Demetrius III Eucaerus

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Demetrius III Eucaerus
DemetriusIII.png
King of the Seleucid Empire (King of Syria)
Reign 95 BC (with Antiochus X Eusebes, Antiochus XI Epiphanes, and Philip I Philadelphus)
Predecessor Seleucus VI Epiphanes
Successor Philip I Philadelphus or Antiochus XII Dionysus
Born Unknown
Died 88 BC
Dynasty Seleucid
Father Antiochus VIII Grypus
Mother Tryphaena

Demetrius III (died 88 BC), called Eucaerus ("well-timed," possibly a misunderstanding of the derogative name Akairos, "the untimely one"), Philopator and Soter, was a ruler of the Seleucid kingdom, the son of Antiochus VIII Grypus and his wife Tryphaena.

Biography[edit]

Coin of Demetrius III.
Obv: Diademed head of Demetrius III.
Rev: Figure of Atargatis, veiled, holding flower, barley stalks at each shoulder. Greek legend ΒΑΣΙΛΕΩΣ ΔΗΜΗΤΡΙΟΥ ΘΕΟΥ ΦΙΛΟΠΑΤΟΡΟΣ ΣΩΤΗΡΟΣ "King Demetrius, God, Father-loving and Saviour".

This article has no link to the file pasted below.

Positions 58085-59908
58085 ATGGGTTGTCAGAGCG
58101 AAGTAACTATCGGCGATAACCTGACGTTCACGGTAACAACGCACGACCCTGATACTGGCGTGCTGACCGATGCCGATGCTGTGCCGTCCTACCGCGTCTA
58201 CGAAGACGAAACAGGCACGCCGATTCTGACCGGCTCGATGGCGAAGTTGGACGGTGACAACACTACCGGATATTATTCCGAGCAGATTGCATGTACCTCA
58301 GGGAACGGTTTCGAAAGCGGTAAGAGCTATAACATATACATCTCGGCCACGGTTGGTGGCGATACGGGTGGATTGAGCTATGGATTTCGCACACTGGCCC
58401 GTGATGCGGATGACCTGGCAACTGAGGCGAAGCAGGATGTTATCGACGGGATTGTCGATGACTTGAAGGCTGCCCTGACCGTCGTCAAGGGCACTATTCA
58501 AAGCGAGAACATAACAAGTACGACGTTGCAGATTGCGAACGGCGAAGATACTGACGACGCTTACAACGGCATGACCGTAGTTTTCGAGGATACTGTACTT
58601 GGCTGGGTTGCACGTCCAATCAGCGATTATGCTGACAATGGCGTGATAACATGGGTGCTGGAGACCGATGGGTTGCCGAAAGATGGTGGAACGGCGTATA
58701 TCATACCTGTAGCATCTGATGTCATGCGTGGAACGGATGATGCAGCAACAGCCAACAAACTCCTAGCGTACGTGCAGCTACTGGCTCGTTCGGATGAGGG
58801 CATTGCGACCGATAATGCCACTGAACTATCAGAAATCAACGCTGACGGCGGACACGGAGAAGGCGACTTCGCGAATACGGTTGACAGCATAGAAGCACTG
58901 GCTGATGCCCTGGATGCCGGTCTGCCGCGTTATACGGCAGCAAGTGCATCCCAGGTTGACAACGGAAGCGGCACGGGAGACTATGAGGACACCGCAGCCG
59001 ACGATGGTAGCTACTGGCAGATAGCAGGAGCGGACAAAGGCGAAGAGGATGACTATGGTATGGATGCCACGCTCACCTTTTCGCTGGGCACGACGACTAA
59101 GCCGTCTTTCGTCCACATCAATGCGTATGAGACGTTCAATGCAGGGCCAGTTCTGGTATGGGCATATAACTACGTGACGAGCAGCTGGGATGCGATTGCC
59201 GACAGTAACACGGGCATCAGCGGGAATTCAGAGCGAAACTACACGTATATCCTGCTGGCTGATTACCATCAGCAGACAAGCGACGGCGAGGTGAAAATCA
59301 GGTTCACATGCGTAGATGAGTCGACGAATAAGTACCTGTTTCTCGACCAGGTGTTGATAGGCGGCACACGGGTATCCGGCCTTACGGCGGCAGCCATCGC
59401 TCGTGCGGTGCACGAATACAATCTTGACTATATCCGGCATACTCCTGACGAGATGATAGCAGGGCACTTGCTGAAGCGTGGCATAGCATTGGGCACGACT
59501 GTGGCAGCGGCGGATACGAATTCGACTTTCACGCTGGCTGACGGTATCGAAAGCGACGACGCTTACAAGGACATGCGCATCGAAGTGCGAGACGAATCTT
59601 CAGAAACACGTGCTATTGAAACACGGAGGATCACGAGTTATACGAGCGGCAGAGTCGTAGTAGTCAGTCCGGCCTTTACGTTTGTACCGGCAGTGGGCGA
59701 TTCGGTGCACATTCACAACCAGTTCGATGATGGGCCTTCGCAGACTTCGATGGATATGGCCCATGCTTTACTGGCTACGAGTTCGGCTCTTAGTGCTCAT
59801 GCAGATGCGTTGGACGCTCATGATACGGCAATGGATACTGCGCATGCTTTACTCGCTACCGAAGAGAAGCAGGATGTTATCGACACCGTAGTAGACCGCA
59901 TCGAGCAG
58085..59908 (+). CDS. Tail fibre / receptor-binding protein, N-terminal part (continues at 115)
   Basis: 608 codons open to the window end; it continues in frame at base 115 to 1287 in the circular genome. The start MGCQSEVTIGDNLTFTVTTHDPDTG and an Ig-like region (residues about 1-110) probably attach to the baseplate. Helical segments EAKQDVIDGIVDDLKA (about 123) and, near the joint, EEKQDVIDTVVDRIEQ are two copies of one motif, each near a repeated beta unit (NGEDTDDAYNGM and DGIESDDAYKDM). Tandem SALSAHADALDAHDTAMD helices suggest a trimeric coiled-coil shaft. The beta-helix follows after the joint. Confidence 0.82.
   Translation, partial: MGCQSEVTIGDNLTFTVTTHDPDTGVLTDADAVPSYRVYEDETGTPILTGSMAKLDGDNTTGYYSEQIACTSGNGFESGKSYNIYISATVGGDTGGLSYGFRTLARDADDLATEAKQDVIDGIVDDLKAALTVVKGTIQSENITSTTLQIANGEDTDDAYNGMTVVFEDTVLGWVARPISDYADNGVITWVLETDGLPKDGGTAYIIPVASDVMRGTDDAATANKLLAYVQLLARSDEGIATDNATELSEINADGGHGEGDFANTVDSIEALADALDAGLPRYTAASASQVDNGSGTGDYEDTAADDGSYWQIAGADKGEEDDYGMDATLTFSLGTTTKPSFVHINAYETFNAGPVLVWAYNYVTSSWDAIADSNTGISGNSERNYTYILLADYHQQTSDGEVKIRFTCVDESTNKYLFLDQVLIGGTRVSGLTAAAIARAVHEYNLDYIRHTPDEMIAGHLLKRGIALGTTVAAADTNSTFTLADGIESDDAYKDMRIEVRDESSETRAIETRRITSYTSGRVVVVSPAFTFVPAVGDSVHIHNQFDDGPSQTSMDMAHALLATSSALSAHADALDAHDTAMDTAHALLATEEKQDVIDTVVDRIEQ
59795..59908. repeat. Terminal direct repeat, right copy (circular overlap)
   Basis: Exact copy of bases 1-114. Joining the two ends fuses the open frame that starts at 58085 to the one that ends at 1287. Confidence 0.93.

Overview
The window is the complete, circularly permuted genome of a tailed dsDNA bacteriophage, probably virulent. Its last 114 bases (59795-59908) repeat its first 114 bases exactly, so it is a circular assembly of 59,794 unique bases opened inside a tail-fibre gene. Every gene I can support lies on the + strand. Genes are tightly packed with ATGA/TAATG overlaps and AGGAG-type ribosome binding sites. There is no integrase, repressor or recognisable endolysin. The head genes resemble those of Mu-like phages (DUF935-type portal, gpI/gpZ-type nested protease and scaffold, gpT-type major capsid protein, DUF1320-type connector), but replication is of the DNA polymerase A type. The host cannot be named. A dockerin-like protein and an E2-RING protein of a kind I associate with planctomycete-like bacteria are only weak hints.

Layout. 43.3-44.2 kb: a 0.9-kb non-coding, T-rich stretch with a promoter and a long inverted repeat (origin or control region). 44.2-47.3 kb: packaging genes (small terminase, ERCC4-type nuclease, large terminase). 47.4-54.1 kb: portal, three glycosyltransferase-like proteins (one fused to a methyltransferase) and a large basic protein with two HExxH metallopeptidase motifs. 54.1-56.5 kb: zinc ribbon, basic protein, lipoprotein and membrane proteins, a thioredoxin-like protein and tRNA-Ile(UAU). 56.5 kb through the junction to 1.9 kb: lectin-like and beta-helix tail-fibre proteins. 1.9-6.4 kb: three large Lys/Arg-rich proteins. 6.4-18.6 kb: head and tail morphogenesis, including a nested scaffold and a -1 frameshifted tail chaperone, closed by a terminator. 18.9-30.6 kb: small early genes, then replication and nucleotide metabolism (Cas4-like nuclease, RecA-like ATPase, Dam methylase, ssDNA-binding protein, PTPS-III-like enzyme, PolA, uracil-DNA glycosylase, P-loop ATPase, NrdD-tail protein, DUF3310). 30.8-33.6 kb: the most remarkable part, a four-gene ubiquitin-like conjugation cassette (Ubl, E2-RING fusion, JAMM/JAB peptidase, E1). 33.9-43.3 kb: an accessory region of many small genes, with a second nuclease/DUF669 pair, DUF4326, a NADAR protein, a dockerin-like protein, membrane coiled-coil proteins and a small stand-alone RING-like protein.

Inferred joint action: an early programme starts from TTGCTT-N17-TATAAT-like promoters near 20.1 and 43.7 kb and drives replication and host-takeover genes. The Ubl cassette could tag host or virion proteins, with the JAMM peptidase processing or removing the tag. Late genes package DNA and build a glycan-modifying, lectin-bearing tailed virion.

With the assistance of Ptolemy IX Lathyros, king of Egypt, he recovered part of his father's Syrian dominions ca. 95 BC, and held his court at Damascus,[1] from where he tried to enlarge his dominions. To the south he defeated the Maccabean king Alexander Jannaeus in battle, following a request for assistance by Jewish rebels, but the hostility of the local Jewish population forced him to withdraw. While attempting to dethrone his brother, Philip I Philadelphus, he was defeated by the Arabs and the Parthian Empire, and taken prisoner. He was kept in confinement in Parthia by Mithridates II until his death in 88 BC.[1]

See also[edit]

References[edit]

  1. ^ a b  One or more of the preceding sentences incorporates text from a publication now in the public domainChisholm, Hugh, ed. (1911). "Demetrius s.v. Demetrius III". Encyclopædia Britannica. 7 (11th ed.). Cambridge University Press. p. 983. 

External links[edit]

Demetrius III Eucaerus
Born: Unknown Died: 88 BC
Preceded by
Seleucus VI Epiphanes
Seleucid King (King of Syria)
95 BC
with Antiochus X Eusebes (95 BC)
Antiochus XI Epiphanes (95 BC)
Philip I Philadelphus (95 BC)
Succeeded by
Philip I Philadelphus or Antiochus XII Dionysus